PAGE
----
The Bigadic Geothermal District Heating System

The Bigadic Geothermal District Heating System (GDHS) has the longest geo-thermal pipeline in Turkey (considered world's third longest pipeline). The Bi-gadic geothermal field is located 38 km south of the city of Balikesir which is in the west of Turkey (Fig. 7.1). Bigadic geothermal field covers a total used area of about 1 km2. As of the end of 2007, there were three wells ranging between depth of 307 and 429 m, respectively. The well head temperature is 98°C. There were five pumps operational in the Bigadic geothermal field. Three of these are used for the wells and the other two are used to pump fluid to mechanical rooms. The wells 1 and 2 are basically artesian wells. The Pump-3 is designed to pump automatically when the flow rate requirement becomes 100 kg/s, and is generally not used because of the elevation difference between the geothermal source and the mechanical room. This elevation difference is about 200 m and provides enough pressure difference to drive the geothermal fluid. If the mass flow rate demand increases significantly, the Pump-3 will start automatically.

Solar Field Pile Location Map
Fig. 7.1 Map of the geothermal field in Bigadic.

Here, we can explain the system in three main parts as shown in Fig. 7.2. In the first part, the geothermal fluid is pumped into the 'mud and gas separator unit' to separate undesirable particles. After passing through the mud and gas separator unit, the geothermal fluid flows into the first heat exchanger. There is an 18 km long pipeline between the geothermal source and the mechanical room. In-between the geothermal source and the mechanical room, the geothermal fluid temperature decreases between 3 and 4oC, respectively, which essentially causes some high amount of energy losses. In the second part, the geothermal fluid transfers its heat to the tab water for residential buildings and is cooled to about 44oC in the first and second heat exchangers available in the mechanical room. After the heat transfer takes place in the first and second heat exchangers, the geothermal fluid is sent to the first and second center-pipeline. In the third part, clean hot water is pumped to the heat exchangers located under each building. The system is designed to have one or two heat exchangers for each building. One heat exchanger is for heating building and the other is for hot-water requirements. Presently, each building has one or two heat exchanger(s) to supply heat and hot water requirements. Nearly 10% of the total residences in Bigadic may have extra water heaters in case the desired temperature is not obtained. There are three pipelines to transfer the hot water along the different pipelines. The second and third centerpipelines supply the heat requirement of the dwellings, one post office, one dormitory, eight colleges, one state hospital, two police stations, and ten government agency buildings.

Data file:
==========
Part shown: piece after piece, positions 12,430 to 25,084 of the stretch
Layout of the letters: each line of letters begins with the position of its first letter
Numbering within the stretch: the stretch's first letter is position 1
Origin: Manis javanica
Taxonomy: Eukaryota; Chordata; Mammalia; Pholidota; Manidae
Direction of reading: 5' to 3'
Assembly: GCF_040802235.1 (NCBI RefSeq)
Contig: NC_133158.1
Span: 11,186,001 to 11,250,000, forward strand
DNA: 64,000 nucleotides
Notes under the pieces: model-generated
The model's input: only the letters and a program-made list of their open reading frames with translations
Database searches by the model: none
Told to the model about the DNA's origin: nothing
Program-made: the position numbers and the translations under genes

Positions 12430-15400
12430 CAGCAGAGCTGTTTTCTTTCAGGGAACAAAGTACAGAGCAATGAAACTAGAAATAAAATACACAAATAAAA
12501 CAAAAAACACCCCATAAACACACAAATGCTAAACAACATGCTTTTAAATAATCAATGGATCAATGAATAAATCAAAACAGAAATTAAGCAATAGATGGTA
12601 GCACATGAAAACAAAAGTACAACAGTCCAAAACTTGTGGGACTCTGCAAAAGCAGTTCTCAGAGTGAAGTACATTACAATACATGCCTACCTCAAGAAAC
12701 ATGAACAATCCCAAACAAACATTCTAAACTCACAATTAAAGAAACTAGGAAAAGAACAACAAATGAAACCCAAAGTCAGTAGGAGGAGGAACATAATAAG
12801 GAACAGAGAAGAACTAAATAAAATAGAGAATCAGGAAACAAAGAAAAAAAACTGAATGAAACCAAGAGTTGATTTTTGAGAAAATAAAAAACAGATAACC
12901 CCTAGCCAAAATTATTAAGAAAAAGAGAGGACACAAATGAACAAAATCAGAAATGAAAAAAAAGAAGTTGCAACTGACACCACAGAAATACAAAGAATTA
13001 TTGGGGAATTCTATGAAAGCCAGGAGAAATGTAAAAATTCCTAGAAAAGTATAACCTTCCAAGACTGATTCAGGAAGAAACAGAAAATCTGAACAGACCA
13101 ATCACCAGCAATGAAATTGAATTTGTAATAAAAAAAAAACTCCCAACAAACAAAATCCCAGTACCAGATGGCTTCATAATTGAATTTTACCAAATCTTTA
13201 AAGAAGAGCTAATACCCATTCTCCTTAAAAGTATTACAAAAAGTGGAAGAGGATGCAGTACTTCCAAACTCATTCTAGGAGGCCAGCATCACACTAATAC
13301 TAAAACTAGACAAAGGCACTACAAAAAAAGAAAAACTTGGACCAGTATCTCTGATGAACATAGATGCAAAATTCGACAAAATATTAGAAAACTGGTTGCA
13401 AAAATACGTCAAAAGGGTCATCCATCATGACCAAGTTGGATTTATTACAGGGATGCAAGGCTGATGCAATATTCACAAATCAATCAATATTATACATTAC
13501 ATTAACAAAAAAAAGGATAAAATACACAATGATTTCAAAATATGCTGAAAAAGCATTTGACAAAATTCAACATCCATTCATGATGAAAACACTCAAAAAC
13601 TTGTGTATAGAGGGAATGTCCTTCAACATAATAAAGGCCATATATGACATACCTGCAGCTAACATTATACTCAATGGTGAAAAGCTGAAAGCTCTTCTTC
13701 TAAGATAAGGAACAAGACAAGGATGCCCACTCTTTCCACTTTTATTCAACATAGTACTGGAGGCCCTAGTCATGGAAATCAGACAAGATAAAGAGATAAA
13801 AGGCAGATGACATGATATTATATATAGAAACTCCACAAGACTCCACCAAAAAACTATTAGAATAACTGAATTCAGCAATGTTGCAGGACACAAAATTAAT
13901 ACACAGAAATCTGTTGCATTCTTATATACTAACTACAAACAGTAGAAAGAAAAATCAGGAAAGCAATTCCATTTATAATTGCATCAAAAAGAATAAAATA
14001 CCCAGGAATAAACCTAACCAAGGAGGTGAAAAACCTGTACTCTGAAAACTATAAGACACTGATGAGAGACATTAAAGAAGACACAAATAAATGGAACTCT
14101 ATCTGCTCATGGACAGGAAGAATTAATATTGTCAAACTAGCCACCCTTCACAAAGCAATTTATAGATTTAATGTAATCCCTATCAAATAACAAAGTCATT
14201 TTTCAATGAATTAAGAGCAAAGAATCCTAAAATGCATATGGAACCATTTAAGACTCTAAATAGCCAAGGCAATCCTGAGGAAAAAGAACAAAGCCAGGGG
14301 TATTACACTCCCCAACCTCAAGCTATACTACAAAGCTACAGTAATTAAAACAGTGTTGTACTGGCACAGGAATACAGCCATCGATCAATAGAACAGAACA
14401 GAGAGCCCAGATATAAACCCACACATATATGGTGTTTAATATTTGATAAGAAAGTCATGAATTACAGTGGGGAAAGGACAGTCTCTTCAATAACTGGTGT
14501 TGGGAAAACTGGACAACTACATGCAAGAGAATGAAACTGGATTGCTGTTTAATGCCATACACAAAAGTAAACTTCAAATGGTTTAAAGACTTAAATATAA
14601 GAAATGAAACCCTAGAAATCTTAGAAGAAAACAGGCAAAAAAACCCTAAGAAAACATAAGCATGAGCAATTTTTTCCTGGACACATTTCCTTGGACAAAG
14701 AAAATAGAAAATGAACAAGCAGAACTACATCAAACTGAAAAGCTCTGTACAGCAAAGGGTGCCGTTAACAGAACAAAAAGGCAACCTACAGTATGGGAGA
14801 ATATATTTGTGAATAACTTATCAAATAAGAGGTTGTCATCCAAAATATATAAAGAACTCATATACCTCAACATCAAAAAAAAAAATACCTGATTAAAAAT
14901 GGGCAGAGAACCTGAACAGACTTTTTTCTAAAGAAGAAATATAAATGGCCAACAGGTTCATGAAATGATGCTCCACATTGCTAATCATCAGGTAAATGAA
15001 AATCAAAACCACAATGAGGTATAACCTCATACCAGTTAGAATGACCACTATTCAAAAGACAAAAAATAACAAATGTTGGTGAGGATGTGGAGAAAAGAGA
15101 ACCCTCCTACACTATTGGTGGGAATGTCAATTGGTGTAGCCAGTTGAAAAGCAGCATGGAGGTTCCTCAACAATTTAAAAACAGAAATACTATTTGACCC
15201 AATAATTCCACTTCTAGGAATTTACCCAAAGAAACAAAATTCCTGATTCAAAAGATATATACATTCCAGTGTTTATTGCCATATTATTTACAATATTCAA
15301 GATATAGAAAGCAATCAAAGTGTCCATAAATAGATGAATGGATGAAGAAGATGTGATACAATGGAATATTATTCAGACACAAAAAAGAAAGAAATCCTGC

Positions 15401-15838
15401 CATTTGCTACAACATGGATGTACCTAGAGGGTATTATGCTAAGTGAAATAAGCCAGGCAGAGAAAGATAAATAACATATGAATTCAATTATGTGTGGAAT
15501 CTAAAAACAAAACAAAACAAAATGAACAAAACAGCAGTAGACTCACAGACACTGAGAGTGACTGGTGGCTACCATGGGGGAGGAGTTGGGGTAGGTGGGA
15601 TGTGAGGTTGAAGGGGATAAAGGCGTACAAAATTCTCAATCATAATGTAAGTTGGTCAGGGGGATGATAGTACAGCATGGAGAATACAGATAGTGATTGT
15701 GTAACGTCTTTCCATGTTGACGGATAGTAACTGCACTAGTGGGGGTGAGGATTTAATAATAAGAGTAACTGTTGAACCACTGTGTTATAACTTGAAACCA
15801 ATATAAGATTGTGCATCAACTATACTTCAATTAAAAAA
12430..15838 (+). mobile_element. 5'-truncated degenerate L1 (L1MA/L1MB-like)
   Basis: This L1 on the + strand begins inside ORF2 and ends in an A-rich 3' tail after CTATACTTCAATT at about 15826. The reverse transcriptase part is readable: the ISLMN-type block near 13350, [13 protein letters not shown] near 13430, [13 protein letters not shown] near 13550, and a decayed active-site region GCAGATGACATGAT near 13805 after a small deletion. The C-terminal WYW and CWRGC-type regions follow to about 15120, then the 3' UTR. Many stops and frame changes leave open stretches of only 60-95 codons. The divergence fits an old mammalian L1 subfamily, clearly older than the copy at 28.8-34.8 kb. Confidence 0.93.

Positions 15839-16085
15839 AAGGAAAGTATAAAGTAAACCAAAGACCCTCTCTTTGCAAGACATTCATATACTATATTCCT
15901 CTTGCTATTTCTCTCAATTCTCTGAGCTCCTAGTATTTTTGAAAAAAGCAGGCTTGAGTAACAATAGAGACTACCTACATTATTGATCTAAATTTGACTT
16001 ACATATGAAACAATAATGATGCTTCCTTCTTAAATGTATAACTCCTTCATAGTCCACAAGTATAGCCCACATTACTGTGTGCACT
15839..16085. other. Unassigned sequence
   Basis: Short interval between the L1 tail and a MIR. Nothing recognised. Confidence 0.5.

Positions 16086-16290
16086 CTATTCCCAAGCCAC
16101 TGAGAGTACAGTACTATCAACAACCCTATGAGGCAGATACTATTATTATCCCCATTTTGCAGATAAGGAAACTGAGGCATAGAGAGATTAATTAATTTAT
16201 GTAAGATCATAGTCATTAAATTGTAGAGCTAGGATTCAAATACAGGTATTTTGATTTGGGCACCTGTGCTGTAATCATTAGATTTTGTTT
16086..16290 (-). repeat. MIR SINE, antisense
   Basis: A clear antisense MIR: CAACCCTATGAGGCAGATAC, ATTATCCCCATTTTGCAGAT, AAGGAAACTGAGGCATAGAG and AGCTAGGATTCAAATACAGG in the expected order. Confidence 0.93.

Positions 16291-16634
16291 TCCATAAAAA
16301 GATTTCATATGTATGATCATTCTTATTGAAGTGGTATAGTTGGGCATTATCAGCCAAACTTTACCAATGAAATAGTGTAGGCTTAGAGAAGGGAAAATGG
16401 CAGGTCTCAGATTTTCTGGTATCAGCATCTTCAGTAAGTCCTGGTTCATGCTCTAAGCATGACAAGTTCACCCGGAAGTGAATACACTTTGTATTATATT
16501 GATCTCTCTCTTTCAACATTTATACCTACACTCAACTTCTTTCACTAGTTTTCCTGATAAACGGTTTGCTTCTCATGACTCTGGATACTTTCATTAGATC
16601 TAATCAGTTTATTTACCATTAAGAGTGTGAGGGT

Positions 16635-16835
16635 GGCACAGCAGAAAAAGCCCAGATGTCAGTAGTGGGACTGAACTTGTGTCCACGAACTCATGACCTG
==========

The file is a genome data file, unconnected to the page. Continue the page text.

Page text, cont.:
Fig. 7.2 A flowchart of the Bigadic GDHS.

Although we have calculated and presented the heating energy demand for winter season of Bigadic GDHS in a recent study (Oktay et al., 2007b), we now focus on its cooling energy demand for summer season. In the following sections, methods and calculations of cooling load are given and explained clearly.

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